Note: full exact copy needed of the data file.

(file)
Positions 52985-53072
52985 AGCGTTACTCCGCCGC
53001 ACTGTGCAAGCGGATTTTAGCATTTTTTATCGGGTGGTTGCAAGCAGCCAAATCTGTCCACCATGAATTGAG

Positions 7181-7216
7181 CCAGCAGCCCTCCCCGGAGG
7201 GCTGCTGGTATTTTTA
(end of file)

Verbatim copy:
Positions 52985-53072
52985 AGCGTTACTCCGCCGC
53001 ACTGTGCAAGCGGATTTTAGCATTTTTTATCGGGTGGTTGCAAGCAGCCAAATCTGTCCACCATGAATTGAG

Positions 7181-7216
7181 CCAGCAGCCCTCCCCGGAGG
7201 GCTGCTGGTATTTTTA